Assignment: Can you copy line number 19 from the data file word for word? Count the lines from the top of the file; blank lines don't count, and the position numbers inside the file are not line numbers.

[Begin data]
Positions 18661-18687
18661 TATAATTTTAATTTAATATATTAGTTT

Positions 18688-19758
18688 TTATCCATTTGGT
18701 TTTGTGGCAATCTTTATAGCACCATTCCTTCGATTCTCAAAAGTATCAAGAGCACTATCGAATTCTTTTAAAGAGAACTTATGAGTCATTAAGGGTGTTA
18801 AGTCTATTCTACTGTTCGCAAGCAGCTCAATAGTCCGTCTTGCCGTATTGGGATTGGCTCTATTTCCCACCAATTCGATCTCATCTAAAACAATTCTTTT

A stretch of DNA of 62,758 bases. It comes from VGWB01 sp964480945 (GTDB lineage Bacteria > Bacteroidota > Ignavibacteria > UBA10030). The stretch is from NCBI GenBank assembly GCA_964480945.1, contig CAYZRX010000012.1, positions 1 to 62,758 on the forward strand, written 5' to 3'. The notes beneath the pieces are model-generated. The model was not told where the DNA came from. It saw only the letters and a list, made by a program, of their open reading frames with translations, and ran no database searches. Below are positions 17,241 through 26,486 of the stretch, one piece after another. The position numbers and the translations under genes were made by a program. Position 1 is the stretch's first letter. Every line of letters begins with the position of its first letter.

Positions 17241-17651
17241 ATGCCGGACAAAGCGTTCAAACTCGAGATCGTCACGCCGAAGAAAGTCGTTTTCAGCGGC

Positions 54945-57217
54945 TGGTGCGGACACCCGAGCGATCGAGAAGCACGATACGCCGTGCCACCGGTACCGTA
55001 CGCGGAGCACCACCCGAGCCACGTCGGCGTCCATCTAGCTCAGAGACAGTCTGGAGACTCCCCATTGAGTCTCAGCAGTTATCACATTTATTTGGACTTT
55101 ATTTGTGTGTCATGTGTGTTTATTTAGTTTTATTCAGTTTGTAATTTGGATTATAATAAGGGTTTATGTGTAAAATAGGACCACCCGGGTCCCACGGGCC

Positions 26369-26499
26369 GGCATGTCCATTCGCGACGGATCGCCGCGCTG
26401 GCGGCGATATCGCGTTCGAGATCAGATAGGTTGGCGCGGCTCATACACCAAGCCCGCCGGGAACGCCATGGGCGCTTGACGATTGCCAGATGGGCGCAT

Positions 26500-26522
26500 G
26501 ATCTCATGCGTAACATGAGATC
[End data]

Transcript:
26501 ATCTCATGCGTAACATGAGATC